Finally, the most touching moment, and there are many when you work with special needs children and animals, came with our blind boy, who although fifteen years old now has a mental age of eight due to complications in his incubator soon after birth. His parents came to me through one of the schools that I work with, because they wanted to find him some form of enrichment beyond what he was already doing.

His first session, one to one with just him and his parents, was derailed because all he could focus on was how hungry he was and dear father had forgotten the picnic in his haste to get to us! However his second session was far more successful. To begin with I asked his Dad to explain to his son what he was feeling as (let’s call the boy Ben) Ben stood besides Iago (yup!) and felt him all over. His Dad told me that Ben has a toy horse at home so he knows what one feels like…of course, Iago is slightly bigger….We then set off down the hill with Ben holding onto Iago and his Dad holding onto Ben. As we walked, I asked his Dad to explain to Ben what the sounds and smells were that he would be experiencing as we went, and Ben walked confidently along holding onto Iago’s rope as he managed the rocky track. When we returned to the yard, I asked if Ben would like to get onto Iago, and this he did…Now, imagine what that actually MEANS, a blind boy actually being trusting enough to get up onto a horse for the first time EVER…and then, we took our first step. And then the second. And by the third step Ben threw back his head and laughed…and laughed and laughed. It was the most wonderful moment and both Ben’s father and I just stood spell-bound at the sheer miracle we were witnessing. To remember it brings tears to my eyes; on the day, Ben’s father did well not to cry.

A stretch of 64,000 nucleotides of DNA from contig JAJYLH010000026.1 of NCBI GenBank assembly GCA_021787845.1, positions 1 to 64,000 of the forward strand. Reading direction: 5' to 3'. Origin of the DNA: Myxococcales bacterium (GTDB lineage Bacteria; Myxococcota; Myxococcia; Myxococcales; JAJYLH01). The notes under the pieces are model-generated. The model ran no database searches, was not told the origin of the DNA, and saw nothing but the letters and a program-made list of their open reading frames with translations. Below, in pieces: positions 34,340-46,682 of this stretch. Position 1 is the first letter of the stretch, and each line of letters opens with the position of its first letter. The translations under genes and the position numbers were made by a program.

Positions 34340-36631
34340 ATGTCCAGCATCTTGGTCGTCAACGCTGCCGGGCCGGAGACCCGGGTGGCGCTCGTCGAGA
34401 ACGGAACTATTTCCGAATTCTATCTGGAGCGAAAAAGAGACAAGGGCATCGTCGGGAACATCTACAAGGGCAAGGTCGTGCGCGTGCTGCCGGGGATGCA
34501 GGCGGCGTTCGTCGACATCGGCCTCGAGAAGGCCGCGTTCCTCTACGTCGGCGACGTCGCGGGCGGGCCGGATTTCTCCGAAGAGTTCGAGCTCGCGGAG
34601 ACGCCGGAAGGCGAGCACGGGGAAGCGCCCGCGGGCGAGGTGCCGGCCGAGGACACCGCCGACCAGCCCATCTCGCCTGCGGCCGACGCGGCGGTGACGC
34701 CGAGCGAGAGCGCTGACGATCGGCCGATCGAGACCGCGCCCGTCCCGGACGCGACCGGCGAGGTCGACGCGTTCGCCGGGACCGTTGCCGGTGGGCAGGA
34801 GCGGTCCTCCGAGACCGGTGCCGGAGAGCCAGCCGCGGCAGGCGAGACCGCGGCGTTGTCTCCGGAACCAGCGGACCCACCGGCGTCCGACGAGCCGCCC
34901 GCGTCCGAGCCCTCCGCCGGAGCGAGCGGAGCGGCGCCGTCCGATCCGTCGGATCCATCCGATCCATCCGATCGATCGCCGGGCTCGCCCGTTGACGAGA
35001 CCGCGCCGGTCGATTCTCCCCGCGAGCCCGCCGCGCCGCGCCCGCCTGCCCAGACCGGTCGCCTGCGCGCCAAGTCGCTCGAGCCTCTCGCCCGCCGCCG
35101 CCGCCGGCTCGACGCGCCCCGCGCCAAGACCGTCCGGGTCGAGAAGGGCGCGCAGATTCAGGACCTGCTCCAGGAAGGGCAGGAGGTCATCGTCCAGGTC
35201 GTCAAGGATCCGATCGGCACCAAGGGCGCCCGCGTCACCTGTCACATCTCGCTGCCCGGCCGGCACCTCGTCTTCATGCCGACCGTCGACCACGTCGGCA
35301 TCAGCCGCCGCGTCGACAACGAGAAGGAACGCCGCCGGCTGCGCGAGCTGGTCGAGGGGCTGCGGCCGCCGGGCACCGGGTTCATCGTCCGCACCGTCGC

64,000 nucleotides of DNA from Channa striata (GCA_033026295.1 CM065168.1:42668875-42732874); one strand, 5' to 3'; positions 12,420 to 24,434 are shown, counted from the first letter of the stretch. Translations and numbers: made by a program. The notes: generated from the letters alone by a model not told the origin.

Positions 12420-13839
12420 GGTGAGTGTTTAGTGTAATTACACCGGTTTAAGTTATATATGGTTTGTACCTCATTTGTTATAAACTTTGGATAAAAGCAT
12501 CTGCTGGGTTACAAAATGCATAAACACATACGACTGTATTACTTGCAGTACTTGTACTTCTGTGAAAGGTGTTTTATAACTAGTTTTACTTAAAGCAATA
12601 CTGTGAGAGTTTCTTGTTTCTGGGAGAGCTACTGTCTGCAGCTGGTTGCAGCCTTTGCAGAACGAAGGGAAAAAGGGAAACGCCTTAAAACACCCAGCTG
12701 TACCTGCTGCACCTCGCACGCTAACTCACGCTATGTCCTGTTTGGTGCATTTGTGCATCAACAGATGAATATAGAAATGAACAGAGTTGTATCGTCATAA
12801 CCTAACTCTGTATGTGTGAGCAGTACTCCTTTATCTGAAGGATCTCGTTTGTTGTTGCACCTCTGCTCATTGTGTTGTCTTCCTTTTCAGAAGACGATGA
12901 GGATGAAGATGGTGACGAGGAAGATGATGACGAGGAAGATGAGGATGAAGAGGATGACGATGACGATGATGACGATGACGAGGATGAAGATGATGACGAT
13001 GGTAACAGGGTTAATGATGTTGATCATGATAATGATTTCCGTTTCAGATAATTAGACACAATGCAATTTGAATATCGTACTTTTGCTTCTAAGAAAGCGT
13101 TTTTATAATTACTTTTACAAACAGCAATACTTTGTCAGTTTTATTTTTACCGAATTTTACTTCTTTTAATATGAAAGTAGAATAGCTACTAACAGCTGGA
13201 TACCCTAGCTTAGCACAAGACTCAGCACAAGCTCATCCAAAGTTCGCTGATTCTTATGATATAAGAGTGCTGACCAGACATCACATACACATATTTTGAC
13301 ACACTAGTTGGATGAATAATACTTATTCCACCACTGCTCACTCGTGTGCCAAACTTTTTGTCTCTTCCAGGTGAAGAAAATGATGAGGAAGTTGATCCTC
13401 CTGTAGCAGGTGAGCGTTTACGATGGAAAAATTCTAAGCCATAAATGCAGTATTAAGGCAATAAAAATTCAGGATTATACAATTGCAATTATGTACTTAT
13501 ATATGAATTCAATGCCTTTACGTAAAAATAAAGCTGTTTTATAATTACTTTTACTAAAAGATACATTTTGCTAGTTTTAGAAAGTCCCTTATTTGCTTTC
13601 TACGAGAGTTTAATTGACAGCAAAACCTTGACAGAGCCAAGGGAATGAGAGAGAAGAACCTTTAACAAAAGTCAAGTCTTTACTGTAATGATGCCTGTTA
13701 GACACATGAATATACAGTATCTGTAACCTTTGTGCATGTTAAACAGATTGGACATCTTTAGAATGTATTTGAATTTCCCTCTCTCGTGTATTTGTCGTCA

And so we go on. Growing Together, although relatively new, has been able to establish itself as a programme that is having amazing results. It continues to be offered free of charge by PAF to all individuals involved. Without the vision and confidence of the Princess Alia Foundation none of this would be happening. When I first came over to Jordan at the invitation of Her Royal Highness and Sarra Ghazi, their CEO, I was eventually told, “This will be your baby, YOU will have to run with it”…… Well, MaShaAllah, I’m still running………

Suyen Talken-Sinclair.

30 January 2011.